So what do you do if the part you need isn’t available anywhere and the Handbook of Hard-To-Find Gun Parts Drawings doesn’t cover it? I would suggest two things.

First, I would let the good folks at Brownells know that you would like to see it added to the Handbook of Hard-To-Find Gun Parts Drawings. This will let them know what is of interest to their customers for any future editions or updates that they may consider.

Second, try and find someone who has the same gun. If you can find a working version of the same gun you can use the part in the second gun as a guide for fabricating the part you need. If you cannot find exactly the same gun keep in mind that often gun manufacturers used the same parts in many different models. If the research supports this situation you can find a gun with the same part and work with it. My caution about understanding the design, and cycle of operation of the gun you are working on doubly applies here.

If it works out, remember to make a drawing of the part for future reference and add it to your copy of Handbook of Hard-To-Find Gun Parts Drawings.

Good luck.

Most Important Gunsmithing Tool

The most important tool a professional gunsmith or serious hobbyist can have is a good library. This is especially true for those of us that work in small shops. If you have a question where will you get the answer? The answer is most often found in a book.

Wondering how to convert the safety on a Remington 870 from right hand to left hand? Manufacturer’s instructions (with drawing) can be found on page 711 of the Encyclopedia of Modern Firearms by Bob Brownell.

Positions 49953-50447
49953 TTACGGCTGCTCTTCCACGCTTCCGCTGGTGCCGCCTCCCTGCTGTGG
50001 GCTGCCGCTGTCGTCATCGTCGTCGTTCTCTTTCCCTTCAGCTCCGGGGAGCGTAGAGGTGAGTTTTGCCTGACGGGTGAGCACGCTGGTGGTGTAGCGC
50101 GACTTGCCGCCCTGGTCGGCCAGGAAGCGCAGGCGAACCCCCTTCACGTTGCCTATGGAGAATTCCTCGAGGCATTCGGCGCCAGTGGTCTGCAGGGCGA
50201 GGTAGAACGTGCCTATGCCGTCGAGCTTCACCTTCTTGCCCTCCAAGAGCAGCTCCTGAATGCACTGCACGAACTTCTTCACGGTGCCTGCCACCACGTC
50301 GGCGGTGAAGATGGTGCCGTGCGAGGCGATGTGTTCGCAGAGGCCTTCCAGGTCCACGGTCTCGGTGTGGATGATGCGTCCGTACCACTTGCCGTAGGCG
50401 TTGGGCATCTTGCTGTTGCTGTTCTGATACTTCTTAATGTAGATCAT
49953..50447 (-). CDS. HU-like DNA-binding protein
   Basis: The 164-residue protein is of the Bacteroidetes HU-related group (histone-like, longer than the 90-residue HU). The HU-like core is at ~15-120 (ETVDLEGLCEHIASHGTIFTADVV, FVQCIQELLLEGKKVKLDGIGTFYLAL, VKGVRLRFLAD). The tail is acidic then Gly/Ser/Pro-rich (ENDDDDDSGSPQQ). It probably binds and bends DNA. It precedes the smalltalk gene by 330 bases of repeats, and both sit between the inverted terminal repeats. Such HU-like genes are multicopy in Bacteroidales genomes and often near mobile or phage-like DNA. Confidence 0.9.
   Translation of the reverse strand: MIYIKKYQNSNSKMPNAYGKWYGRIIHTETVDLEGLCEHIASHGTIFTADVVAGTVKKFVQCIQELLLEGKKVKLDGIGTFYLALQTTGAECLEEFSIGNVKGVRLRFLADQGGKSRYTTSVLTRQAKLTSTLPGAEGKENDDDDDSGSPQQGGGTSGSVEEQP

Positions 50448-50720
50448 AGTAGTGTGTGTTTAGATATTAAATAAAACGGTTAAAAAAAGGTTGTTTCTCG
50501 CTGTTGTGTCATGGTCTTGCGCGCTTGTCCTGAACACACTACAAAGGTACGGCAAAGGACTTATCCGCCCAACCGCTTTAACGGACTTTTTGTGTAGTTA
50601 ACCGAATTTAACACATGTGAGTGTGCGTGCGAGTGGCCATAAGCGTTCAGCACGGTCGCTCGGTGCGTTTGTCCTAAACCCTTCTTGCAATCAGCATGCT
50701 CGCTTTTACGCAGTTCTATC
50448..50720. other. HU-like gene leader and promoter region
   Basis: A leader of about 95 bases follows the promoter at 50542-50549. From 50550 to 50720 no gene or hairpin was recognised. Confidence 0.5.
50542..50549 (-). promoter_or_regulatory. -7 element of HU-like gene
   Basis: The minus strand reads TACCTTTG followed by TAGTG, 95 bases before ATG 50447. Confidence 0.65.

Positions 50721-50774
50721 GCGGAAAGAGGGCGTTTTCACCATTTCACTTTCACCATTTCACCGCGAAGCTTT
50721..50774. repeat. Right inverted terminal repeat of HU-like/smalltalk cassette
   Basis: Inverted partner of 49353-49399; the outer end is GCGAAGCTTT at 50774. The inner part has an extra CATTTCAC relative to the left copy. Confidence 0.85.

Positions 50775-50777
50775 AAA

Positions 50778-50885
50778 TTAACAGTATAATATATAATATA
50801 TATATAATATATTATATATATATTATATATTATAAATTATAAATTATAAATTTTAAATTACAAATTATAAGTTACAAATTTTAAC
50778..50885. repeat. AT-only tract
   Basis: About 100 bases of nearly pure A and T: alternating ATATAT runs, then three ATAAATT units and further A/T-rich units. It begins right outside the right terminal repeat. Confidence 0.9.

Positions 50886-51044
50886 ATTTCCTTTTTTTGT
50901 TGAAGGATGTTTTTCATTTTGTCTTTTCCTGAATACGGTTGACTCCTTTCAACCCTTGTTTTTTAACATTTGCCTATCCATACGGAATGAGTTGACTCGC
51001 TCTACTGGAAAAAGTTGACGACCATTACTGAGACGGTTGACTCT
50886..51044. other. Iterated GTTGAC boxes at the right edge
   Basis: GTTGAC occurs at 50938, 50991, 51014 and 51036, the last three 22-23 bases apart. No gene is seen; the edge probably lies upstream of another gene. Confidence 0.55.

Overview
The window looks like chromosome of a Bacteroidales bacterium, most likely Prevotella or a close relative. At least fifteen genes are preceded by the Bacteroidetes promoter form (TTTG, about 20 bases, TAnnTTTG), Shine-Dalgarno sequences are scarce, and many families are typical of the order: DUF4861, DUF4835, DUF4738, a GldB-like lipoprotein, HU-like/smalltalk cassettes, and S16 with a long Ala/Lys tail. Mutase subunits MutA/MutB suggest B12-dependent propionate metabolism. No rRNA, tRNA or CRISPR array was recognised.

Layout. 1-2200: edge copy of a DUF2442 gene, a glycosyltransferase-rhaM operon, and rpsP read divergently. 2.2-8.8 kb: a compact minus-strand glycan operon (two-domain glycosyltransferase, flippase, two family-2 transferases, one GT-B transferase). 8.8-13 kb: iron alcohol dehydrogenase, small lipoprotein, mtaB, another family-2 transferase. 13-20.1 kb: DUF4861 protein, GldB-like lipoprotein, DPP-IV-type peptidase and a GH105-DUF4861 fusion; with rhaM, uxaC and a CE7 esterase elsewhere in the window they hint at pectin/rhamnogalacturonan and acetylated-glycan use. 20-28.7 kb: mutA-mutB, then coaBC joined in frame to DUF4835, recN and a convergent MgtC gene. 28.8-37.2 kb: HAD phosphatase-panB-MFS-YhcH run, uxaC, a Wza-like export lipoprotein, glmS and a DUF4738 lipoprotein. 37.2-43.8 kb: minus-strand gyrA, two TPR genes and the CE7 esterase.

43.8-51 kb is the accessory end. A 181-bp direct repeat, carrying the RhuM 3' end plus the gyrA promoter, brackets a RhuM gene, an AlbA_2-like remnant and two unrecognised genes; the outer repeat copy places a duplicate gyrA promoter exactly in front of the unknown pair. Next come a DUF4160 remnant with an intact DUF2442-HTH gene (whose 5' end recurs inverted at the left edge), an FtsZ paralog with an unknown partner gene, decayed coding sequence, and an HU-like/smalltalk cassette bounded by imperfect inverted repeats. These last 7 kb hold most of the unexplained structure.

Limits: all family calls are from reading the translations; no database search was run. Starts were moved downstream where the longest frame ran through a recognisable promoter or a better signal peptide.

Need to know anything about the mysterious art of customizing the 1911? Check The Colt .45 Automatic and The U.S. M1991/M1911A1 Pistols & Commercial M1911 Type Pistols by Jerry Kuhnhausen. If it has something to do with 1911’s and it is not in one of those books there is a good chance that you don’t need to know it.

You cant remember how to use the thingamajig you bought from Brownells three years ago. Go to the binder where you keep all the three-hole-punched instruction sheets they send you and review. Oh, you don’t keep them where you can find them easily. You should, it will take less time keeping them organized then finding and downloading a new one from the Internet.

Here is a list of a few of the books, etc. in my shops’ library:

You will notice that the reference library doesn’t have to be limited to books and magazines either. I have DVDs, PDF documents, etc., and a constantly running supply of my own notes as well.

Ok, I think that you get the point. Much of what you don’t know or can’t remember is on the pages of thousands of gun reference works. Take the time to build a good shop reference library and it will earn the investment you have in it back for you many times over.


Footnotes / Sources:

1 – I keep all of the back issues of American Gunsmith that I can get my hands on. If you have any 2010 or earlier copies you no longer want, I’ll gladly pay shipping.